Mortgage Crisis: Are a Lack of Ethics to Blame?
Anyone who has been following the news is aware of the degree to which the housing slump has affected the overall economy. In the mid-1990’s, in an effort to help a person achieve the “American Dream” of home ownership, the Department of Housing and Urban Development partnered with the mortgage industry to develop several new type of loans. Products such as variable rate mortgages, low or no down payment plans, and financing in excess of a property’s purchase price were offered that would allow even the least financially capable of families to own a home. The rest as they say is history.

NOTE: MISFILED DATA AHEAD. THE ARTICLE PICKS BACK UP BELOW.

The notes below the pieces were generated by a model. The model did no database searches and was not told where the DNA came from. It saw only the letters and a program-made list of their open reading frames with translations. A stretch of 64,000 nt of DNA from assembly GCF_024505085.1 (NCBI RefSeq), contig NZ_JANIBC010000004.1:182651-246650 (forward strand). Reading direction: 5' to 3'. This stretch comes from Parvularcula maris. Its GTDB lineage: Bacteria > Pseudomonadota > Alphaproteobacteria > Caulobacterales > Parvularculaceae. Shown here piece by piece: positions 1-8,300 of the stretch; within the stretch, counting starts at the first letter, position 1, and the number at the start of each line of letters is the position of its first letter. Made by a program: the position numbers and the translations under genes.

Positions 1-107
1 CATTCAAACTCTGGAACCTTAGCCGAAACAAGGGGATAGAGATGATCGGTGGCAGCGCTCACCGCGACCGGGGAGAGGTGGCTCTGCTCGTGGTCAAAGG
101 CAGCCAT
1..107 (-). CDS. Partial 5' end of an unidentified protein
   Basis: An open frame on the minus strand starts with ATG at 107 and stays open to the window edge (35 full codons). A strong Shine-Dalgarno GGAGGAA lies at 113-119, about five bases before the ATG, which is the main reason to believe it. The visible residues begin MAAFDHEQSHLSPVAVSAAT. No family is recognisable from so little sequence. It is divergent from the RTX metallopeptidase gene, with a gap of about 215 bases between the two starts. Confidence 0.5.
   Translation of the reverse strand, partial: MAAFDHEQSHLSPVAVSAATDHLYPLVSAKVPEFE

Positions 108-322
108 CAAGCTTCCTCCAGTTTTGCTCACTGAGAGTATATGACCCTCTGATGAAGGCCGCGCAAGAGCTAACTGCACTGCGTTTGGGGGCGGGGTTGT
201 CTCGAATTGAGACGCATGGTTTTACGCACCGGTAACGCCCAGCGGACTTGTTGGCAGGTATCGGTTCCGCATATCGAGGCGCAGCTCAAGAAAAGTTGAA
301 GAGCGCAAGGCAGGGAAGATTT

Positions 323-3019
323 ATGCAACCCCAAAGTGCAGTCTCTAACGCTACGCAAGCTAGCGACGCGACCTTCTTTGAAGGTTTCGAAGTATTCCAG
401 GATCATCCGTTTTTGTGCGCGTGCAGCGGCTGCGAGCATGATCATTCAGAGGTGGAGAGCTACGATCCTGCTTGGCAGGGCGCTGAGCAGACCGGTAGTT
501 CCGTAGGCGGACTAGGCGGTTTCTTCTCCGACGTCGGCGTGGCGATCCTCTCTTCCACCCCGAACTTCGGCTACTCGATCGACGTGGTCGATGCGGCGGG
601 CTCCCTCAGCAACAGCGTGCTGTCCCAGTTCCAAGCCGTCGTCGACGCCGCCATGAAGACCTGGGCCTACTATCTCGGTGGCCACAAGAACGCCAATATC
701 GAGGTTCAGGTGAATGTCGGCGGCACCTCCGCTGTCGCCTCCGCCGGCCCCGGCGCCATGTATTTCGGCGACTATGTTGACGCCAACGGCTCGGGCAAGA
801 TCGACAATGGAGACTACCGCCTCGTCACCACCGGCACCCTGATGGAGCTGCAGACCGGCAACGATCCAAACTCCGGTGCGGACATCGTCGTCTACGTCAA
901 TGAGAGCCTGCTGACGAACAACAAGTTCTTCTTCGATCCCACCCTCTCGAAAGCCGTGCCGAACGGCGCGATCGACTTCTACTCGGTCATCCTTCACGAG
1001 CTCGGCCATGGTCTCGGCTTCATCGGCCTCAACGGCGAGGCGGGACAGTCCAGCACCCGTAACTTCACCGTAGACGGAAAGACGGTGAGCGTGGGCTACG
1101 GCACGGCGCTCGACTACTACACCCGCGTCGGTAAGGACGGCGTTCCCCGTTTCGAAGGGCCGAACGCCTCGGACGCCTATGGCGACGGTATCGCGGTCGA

Was it unethical behavior that caused or enhanced the mortgage crisis? It is unethical for someone to borrow money knowing they don’t have the ability to pay it back? If everyone who took out these mortgages were able to continue making payments, we would not be in this crisis today. Perhaps these individuals were swept up in the hype of the housing market and wanted to get in on the action. In many instances, people inflated their salaries on mortgage applications and now find themselves deeply in debt. In Exchange, a magazine of the Brigham Young University School of Business, one type of ethical dilemma discussed is “Saying Things You Know Are Not True.” By giving false information, the borrower entered into an ethical breach. Immanuel Kant, a famous deontologist, believed that in order to act in a morally correct way, people must act according to duty. Kant also believed that it was not the consequences of a person’s action that make it right or wrong, but the motives behind the action. One of the clearest examples of this idea is the duty to not make a lying promise. A borrower applying for a mortgage loan has the duty to correctly divulge financial information to a lender and to also acknowledge how much house they can afford. Realizing this to late and defaulting on a loan violates this duty....
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